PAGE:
A world-class blog that raises the bar on all things cliché and how to avoid them from day one

Hope Draper     15 November 2018


There’s a temptation to use words when writing that you would not use when speaking. Using clichés is something that needs to be done with care. You don’t want to use a cliché unless you are sure that the reader will be familiar with it and will understand it in the same way the writer does.

From Day One

Really? Day one is so overused nowadays. Give them a specific date or milestone and sound more certain and believable.

Break Down Silos

Are you a farmer? If so, keep breaking down those silos. If not, talk about how you will share information effectively between team.

Hit the Ground Running

Overused and meaningless since time began. Instead, explain talk about specifically what your experience or expertise will achieve e.g. a smooth transition.


WARNING. Only use this if part of your solution is actually innovative. And if it is truly innovative, tell them why.

Best in Class

Are you a dog at Crufts? If so, carry on being best in class. If not, focus on client outcomes instead of praising yourself and tell them what your solution will do for them.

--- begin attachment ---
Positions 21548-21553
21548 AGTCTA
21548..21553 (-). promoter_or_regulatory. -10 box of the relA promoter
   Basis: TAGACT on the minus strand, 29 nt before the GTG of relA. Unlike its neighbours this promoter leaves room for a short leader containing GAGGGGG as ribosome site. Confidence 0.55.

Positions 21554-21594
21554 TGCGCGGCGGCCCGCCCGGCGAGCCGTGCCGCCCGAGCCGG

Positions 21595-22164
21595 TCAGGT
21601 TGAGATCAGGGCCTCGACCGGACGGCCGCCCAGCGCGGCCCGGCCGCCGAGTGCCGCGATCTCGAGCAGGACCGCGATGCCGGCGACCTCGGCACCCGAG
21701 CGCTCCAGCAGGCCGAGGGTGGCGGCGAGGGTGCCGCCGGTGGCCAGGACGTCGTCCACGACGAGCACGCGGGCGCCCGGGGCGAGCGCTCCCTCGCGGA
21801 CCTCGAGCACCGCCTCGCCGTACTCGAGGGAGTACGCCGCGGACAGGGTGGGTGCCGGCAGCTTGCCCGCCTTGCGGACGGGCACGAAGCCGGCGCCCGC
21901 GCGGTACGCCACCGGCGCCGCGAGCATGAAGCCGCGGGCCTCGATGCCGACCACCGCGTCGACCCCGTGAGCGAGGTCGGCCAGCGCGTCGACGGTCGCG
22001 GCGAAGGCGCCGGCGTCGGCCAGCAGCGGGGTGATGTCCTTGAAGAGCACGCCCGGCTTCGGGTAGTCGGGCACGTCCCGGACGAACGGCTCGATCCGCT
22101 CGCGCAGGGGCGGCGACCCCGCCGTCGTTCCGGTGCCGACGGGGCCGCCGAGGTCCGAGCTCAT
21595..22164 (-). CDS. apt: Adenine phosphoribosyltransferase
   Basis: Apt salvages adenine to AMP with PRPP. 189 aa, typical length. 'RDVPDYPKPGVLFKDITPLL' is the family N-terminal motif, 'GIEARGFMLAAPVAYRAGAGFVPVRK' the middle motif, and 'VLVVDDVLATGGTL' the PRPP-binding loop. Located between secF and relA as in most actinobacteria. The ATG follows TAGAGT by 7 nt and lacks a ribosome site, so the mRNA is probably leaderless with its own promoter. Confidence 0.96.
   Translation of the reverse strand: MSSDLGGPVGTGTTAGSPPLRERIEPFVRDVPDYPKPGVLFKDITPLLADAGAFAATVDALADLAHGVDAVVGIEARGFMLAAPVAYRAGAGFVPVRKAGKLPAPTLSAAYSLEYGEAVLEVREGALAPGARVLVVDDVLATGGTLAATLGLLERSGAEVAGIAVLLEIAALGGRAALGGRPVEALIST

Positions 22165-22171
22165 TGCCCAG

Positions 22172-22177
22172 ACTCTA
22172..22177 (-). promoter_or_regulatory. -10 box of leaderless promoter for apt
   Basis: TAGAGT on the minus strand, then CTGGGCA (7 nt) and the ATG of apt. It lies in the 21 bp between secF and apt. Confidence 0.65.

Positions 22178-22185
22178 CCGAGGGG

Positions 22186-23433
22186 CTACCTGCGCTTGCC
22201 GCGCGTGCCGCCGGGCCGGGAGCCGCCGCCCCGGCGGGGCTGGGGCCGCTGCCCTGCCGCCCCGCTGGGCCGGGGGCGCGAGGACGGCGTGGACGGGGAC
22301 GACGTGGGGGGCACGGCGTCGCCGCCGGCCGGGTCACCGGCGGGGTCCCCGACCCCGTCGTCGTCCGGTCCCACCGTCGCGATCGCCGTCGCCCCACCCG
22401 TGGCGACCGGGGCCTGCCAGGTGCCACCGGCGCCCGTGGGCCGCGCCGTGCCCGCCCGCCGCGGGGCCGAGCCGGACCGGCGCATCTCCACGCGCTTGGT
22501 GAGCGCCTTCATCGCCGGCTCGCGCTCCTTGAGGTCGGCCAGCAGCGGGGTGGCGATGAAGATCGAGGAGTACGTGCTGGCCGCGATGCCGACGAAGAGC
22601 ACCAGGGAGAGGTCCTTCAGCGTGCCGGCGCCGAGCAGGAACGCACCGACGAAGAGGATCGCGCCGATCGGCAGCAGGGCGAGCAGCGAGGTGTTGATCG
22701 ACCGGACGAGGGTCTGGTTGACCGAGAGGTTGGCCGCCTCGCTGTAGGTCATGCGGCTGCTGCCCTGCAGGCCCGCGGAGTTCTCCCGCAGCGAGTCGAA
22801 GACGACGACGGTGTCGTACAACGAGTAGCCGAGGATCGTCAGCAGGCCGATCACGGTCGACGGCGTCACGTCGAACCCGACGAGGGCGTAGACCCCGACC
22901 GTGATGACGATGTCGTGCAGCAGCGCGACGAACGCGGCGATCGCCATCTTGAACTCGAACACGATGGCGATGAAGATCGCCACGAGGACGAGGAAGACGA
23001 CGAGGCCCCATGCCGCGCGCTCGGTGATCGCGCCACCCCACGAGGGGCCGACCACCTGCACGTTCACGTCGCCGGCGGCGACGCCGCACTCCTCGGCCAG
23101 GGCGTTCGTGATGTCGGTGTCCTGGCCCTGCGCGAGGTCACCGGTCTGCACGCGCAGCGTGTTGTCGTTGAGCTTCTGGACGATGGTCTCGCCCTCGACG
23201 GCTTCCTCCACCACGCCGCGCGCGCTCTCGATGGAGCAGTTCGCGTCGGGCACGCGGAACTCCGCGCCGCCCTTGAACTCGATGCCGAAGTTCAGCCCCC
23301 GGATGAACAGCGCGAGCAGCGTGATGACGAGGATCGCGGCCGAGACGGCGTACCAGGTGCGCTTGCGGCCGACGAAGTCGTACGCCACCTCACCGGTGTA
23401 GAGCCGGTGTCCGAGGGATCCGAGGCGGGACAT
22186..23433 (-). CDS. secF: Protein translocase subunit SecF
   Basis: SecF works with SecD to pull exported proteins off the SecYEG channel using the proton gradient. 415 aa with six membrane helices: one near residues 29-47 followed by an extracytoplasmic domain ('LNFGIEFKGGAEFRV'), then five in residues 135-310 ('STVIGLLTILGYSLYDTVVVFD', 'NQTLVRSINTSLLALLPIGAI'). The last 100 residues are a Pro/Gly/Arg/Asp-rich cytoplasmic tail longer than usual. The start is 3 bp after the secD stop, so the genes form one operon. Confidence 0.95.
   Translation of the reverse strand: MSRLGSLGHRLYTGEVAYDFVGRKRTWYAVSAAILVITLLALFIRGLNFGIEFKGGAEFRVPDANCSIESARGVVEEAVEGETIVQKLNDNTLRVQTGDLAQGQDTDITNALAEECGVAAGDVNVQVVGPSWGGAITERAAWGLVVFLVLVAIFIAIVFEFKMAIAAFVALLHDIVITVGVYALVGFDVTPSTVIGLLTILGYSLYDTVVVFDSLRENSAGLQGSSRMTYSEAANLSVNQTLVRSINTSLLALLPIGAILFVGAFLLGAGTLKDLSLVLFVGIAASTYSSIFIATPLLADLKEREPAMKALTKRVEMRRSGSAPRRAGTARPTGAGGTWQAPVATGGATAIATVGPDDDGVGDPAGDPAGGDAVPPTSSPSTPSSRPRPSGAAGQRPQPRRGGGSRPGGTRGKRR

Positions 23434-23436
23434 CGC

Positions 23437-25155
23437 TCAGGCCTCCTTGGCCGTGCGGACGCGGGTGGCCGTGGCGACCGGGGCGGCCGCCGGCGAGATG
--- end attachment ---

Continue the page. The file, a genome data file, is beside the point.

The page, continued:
Added Value

Often used to imply a customer will receive something for little to no incremental cost which means that what's received isn't value added because it's a part of the overall deal. Tell your clients the deal, explain all the options and add-ons, and help them figure out how they can take full advantage of what you provide.

Right First Time

Obviously. There is no need to state this.

Raising the Bar

On what? to who? You need to refer to specific, measurable performance levels which are both familiar to and will resonate with your audience.

These clichés seem to crop up with monotonous regularity in bids and proposals and make sure you use them with caution, particularly when bidding to a client for the second time. They will read it before and it will lack even more credibility. Finally, along the lines of less is more, using a diagram, a chart or a picture not only saves thousands of words but also breaks up the text and makes the document look better.


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